Mindfulness and rumination as predictors of distress tolerance

Feldman, G., Dunn, E., Stemke, C., Bell, K., & Greeson, J. (2013). Mindfulness and rumination as predictors of persistence with a distress tolerance task. Personality and Individual Differences. In press.

Highlights & Abstract:

  • Low distress tolerance (DT) has been linked to a range of psychological disorders.
  • Individual differences associated with DT have received limited research.
  • Higher mindful awareness and reflection predicted greater DT in this study.
  • Interventions that teach mindful awareness and reflection skills may enhance DT.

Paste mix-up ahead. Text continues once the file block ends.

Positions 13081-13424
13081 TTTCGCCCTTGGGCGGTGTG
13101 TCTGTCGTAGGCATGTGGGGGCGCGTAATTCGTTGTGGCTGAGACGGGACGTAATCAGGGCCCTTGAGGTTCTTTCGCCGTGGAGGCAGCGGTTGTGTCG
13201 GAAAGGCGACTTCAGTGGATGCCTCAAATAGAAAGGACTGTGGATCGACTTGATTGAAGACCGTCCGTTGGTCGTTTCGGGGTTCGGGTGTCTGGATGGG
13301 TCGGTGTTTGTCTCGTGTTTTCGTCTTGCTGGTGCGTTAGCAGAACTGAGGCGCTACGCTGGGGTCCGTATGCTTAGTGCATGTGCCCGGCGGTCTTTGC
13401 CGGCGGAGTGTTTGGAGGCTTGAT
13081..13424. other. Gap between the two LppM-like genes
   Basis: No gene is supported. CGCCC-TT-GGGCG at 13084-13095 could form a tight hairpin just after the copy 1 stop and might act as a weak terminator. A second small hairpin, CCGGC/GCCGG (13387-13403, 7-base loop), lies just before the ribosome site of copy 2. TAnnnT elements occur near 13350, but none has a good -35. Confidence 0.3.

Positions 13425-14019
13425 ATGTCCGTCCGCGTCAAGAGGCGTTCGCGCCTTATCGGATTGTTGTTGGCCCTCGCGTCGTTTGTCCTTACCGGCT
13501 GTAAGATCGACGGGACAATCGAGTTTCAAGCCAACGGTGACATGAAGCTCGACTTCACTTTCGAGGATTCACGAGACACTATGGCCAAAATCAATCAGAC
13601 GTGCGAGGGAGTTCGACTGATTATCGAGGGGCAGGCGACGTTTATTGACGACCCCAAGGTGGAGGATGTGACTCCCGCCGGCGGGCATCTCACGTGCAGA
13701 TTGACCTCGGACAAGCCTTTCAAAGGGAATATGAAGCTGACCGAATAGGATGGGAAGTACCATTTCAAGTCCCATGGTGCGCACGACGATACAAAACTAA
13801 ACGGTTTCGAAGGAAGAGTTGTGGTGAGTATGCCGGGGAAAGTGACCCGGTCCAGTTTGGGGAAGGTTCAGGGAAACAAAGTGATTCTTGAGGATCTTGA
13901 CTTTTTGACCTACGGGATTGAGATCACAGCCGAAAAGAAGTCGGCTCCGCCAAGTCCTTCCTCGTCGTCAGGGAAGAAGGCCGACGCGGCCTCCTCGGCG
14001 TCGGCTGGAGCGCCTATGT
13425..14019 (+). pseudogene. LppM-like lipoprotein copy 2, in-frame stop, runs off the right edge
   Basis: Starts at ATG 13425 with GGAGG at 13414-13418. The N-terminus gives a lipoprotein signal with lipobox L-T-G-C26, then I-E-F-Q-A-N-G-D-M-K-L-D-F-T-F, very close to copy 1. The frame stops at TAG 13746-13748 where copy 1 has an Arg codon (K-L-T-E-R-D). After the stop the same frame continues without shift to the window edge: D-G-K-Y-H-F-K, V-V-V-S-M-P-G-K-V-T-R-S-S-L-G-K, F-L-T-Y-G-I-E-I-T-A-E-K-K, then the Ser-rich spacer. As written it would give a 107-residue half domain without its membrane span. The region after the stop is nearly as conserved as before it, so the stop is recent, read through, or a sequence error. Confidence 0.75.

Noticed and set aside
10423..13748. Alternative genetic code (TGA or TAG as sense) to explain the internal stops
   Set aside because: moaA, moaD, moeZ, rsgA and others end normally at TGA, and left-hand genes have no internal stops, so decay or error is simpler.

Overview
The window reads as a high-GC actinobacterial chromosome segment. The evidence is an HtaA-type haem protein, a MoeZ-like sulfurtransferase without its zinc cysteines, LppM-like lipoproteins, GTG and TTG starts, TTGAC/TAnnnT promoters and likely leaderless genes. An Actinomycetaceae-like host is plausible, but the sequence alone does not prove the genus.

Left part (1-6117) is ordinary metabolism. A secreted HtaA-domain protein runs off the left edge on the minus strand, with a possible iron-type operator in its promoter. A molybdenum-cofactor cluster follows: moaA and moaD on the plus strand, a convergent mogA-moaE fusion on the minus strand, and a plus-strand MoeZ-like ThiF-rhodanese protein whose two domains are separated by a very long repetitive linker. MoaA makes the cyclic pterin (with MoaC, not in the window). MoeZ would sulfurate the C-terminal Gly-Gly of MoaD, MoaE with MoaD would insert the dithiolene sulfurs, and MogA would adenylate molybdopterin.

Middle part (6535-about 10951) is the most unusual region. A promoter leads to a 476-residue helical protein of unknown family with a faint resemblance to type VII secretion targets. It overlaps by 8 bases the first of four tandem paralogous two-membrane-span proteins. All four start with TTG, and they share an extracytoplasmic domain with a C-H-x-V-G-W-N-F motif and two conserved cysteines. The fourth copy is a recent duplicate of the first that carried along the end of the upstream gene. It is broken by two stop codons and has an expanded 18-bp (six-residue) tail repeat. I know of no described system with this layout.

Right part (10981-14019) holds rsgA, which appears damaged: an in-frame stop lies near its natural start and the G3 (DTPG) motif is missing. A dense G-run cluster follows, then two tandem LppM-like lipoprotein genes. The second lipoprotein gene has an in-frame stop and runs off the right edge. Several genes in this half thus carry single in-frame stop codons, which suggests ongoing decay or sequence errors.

Distress tolerance (DT) is a proposed transdiagnostic factor in psychopathology, yet sources of individual differences in DT are largely unknown. The present study examined mindfulness and rumination facets as predictors of persistence on a standardized DT task (mirror tracing). Acting with awareness (a facet of mindfulness) and reflection (a potentially adaptive form of rumination) predicted increased DT. Increased task-induced skin conductance reactivity predicted decreased DT.

These results held after controlling for task skill and subjective and heart rate reactivity. Together, these results suggest that teaching skills to promote mindful awareness and reflection hold promise as interventions to enhance DT.


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